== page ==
- The Washington Times - Thursday, June 3, 2021

A group of parents has filed a federal lawsuit in Virginia against the Loudoun County School Board over a school district anti-racism policy in which only students of color are tapped as “ambassadors” to help officials police student speech.

The parents, who sued on behalf of their children, said the school system’s plan is discriminatory and violates their children’s constitutional rights.

“Plaintiffs are concerned that if their students share their views about political or social issues, including those touching on religion, race, and human sexuality, they will be reported and investigated for ‘bias incidents,’” reads the 20-page lawsuit filed Wednesday.

“They fear such a report, investigation, or public disclosure could negatively impact their standing in the school community and ruin their children’s college or career prospects,” the complaint adds.

A spokesperson from the school district said it will not comment on pending litigation.

The Loudoun County Public Schools system proposed its “Action Plan to Combat Systemic Racism” last year. Under the proposal, the wearing or display of certain flags and images deemed “racist or hateful” is prohibited.

The program also aims to establish a protocol for responding to racial slurs and hate speech, as well as renaming the Loudoun High School mascot, according to the legal complaint.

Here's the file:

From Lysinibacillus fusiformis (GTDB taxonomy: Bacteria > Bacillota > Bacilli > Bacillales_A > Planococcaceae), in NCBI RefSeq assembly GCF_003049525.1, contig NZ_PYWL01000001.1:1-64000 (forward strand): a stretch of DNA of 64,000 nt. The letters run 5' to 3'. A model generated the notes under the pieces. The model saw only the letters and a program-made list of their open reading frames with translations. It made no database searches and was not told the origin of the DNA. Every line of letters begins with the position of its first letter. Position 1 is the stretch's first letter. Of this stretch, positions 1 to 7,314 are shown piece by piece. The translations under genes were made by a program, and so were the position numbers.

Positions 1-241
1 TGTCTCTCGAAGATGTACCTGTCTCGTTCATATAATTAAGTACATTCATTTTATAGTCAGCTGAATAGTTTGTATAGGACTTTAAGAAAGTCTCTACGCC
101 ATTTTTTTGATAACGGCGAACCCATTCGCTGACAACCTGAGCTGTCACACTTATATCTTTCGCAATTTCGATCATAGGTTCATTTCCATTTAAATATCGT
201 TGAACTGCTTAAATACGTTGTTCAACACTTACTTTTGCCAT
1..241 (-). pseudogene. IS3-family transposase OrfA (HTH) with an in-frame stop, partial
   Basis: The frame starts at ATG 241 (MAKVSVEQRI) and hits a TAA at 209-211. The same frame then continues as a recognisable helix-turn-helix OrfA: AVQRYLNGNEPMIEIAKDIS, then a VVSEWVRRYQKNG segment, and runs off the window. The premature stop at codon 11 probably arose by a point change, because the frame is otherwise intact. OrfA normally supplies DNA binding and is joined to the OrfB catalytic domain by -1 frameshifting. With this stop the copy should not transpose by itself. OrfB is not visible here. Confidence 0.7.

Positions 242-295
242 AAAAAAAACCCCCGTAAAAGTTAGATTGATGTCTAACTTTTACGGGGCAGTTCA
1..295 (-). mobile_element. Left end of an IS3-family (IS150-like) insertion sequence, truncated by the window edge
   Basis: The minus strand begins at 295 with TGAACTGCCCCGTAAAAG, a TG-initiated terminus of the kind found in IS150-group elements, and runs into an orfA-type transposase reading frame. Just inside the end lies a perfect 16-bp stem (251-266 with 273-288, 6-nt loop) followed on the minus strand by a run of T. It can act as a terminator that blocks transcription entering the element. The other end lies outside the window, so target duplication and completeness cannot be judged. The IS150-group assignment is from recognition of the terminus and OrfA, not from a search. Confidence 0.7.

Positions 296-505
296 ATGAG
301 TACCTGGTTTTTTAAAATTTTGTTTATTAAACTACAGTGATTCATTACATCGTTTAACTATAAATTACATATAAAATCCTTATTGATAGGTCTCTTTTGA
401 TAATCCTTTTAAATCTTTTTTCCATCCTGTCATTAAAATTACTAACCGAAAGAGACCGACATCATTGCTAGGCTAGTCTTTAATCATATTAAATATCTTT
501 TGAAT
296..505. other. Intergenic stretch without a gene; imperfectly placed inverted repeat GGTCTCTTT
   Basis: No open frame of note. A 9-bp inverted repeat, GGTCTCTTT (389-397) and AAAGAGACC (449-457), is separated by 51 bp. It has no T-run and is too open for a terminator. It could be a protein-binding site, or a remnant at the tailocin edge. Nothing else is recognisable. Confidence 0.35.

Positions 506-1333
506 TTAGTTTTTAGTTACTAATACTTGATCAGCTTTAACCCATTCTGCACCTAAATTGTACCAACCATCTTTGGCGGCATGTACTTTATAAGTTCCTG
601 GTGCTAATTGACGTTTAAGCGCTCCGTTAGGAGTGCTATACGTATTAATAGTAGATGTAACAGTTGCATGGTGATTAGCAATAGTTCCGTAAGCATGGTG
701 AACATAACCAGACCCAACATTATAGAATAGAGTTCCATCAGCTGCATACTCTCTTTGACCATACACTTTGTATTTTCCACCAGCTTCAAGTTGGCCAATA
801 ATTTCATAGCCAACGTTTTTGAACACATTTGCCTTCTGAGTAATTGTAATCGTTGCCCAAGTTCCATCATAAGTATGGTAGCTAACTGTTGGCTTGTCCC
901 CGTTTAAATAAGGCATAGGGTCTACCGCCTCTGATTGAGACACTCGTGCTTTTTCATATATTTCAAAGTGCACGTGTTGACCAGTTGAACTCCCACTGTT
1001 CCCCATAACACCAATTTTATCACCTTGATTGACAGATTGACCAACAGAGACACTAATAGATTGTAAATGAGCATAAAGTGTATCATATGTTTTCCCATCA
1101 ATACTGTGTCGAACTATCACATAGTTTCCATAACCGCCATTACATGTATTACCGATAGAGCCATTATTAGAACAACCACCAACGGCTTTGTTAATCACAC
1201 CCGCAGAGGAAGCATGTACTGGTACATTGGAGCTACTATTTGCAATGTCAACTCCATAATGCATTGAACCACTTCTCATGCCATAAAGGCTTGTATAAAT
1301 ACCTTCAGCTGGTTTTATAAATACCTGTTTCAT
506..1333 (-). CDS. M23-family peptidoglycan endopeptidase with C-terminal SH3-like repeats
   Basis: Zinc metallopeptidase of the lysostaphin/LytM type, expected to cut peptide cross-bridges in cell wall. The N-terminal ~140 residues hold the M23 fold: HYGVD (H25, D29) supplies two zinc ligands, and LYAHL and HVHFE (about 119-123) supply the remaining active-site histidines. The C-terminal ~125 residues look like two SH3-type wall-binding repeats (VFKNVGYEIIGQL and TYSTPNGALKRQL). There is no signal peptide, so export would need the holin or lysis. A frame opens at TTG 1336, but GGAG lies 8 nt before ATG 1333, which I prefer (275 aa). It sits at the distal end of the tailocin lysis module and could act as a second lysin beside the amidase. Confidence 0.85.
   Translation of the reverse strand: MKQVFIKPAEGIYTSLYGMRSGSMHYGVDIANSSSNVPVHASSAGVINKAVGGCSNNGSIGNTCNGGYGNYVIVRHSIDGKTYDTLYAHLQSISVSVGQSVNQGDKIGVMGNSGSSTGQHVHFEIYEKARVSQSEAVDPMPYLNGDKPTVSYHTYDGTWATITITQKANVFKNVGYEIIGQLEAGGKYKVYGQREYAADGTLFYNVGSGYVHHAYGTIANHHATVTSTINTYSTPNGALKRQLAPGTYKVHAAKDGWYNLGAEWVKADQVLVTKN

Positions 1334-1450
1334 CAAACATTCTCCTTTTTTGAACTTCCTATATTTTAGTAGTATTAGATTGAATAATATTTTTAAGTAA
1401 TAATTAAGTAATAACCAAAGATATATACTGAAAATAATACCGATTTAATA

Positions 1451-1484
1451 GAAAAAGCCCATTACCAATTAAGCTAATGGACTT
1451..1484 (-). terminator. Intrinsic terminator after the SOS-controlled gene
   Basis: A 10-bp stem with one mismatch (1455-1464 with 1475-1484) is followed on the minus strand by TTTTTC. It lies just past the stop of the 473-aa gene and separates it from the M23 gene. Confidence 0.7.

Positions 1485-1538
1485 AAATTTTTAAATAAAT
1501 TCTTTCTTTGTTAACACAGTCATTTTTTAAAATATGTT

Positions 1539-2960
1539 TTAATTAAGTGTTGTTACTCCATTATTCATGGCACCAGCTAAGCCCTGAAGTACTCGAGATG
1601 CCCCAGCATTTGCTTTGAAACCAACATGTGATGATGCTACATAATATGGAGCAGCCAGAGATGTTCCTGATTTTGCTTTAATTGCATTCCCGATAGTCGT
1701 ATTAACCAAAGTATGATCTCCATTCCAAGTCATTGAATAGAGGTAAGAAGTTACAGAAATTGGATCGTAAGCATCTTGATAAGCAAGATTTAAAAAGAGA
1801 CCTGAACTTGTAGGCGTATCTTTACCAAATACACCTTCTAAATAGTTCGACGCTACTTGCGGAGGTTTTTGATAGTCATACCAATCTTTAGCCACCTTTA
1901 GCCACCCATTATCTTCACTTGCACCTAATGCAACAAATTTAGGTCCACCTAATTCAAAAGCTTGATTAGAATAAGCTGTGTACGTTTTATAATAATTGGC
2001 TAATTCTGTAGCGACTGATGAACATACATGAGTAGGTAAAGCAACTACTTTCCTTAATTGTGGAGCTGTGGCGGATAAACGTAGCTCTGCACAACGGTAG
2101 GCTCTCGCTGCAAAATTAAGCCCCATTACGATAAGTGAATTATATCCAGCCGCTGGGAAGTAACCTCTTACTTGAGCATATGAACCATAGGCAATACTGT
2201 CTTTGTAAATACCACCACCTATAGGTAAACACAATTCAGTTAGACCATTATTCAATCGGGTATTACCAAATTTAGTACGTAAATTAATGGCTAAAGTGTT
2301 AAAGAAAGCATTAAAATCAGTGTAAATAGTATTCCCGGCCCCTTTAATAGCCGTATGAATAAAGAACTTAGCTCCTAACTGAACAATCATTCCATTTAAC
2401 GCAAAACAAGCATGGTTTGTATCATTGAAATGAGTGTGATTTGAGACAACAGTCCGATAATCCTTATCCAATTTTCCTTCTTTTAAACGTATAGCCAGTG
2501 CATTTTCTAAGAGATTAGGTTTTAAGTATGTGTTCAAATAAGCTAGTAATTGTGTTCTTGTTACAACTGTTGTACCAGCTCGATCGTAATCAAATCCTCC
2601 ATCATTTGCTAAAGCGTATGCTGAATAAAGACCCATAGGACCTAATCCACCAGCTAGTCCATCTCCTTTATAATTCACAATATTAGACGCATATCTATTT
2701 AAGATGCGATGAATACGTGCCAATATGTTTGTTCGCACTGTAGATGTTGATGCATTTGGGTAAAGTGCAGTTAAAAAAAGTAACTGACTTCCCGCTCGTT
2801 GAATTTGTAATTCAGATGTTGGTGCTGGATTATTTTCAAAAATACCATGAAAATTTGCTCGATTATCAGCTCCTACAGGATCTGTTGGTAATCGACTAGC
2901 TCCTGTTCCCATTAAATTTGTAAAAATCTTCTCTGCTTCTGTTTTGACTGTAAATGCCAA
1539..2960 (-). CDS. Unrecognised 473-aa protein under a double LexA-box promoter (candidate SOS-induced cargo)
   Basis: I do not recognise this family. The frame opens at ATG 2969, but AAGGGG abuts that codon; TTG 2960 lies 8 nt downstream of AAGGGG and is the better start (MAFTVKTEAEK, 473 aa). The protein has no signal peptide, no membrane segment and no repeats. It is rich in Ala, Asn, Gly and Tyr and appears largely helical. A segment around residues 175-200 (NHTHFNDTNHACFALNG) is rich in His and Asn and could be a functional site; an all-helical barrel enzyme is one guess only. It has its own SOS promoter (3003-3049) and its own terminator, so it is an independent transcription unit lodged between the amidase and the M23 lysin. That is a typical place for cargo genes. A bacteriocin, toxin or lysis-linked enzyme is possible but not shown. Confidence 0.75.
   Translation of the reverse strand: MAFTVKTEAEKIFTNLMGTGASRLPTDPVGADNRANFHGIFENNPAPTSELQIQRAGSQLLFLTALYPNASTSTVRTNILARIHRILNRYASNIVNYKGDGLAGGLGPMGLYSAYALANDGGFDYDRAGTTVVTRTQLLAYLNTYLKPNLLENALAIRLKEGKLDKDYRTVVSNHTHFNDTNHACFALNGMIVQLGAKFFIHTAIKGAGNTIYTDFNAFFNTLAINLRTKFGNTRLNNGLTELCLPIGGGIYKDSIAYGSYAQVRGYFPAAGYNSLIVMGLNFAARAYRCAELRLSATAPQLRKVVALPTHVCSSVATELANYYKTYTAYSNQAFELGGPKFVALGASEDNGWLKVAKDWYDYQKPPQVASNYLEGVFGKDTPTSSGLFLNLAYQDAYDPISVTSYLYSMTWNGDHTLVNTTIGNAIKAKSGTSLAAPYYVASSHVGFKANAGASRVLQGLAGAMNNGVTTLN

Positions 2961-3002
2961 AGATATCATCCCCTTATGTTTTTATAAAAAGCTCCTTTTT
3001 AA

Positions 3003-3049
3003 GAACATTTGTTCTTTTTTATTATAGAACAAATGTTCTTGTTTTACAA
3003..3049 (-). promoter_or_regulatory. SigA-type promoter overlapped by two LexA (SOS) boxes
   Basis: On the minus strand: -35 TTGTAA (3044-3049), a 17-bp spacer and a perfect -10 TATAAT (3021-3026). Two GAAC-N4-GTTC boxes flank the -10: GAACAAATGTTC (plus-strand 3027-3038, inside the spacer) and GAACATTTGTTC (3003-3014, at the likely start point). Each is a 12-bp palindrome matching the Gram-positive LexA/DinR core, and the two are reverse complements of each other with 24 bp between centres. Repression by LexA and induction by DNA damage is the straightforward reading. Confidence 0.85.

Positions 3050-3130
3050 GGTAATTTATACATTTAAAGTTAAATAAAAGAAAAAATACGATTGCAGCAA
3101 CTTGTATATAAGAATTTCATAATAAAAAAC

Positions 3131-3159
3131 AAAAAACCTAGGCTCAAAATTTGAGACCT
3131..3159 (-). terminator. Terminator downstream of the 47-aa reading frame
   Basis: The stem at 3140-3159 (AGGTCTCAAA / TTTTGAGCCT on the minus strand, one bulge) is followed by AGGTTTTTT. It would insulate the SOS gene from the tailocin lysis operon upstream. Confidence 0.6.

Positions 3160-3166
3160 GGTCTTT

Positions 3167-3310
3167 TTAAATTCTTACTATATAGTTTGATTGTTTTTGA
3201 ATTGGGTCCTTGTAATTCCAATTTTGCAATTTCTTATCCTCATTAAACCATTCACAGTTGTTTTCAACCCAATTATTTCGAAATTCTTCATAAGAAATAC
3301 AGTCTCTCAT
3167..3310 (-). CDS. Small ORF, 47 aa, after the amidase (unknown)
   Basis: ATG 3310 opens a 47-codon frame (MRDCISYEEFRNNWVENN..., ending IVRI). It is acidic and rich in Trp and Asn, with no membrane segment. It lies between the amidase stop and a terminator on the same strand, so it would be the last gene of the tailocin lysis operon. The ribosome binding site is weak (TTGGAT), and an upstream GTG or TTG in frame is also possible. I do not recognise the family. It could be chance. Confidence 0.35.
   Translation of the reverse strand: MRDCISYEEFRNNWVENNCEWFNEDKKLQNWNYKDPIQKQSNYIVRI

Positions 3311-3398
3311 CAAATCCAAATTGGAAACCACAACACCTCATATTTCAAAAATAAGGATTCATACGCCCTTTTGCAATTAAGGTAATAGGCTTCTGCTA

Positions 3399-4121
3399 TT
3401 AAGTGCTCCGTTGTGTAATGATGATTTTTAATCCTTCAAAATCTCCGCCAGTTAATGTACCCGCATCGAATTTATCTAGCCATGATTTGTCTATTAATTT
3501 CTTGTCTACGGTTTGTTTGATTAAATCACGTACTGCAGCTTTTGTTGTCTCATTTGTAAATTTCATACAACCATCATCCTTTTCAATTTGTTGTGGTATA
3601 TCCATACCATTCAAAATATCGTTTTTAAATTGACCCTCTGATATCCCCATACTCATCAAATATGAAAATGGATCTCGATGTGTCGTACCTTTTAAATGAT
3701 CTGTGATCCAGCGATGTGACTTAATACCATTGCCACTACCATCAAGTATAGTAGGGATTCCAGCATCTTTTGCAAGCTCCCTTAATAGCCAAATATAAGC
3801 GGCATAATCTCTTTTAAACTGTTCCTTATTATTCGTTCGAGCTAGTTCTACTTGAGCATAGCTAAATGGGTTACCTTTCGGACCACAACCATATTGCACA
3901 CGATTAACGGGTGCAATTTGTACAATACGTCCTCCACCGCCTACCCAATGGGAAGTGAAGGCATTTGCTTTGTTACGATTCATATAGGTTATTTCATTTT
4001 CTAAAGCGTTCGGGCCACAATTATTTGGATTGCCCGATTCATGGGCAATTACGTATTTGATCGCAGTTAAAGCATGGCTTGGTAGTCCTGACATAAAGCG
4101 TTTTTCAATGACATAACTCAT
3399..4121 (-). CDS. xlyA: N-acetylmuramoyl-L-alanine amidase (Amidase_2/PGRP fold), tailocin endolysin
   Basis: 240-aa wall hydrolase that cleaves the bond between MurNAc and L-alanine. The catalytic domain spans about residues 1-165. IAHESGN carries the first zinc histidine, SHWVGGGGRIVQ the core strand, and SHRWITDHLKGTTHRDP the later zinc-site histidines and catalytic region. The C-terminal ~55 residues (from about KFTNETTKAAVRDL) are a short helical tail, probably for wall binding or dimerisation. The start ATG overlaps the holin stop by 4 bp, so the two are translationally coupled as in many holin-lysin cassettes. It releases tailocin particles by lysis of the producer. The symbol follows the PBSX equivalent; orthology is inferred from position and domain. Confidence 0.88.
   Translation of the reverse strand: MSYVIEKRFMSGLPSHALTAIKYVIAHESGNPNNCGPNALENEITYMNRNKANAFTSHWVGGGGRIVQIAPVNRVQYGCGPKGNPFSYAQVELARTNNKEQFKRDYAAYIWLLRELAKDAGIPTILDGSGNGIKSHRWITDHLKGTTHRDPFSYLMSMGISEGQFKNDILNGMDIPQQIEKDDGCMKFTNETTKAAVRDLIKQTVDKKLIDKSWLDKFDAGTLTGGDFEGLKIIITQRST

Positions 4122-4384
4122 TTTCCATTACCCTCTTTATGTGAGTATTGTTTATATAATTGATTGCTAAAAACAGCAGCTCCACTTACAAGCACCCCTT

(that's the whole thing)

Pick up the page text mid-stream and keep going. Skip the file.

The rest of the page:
Principals at each county school choose student ambassadors to engage with other students and officials on the issue of race. The lawsuit claims that only students of color are chosen as ambassadors.

The school program has a bias reporting system that allows students to police speech and report anything “extreme” to superiors.

“Our kids have the right to develop their own opinions, free from indoctrination and school-sanctioned bullying,” said Scott Mineo, a parent of a Loudoun County high school student.

The lawsuit raises concerns about off-campus speech being policed by the school district.

“Nothing about the bias reporting system limits the covered speech to on-campus activities. Speech on social media or via text message or even in-person or telephone conversations outside school but involving students could constitute a ‘bias incident,’” the complaint says.

The case has been assigned to U.S. District Judge Anthony J. Trenga, a George W. Bush appointee.

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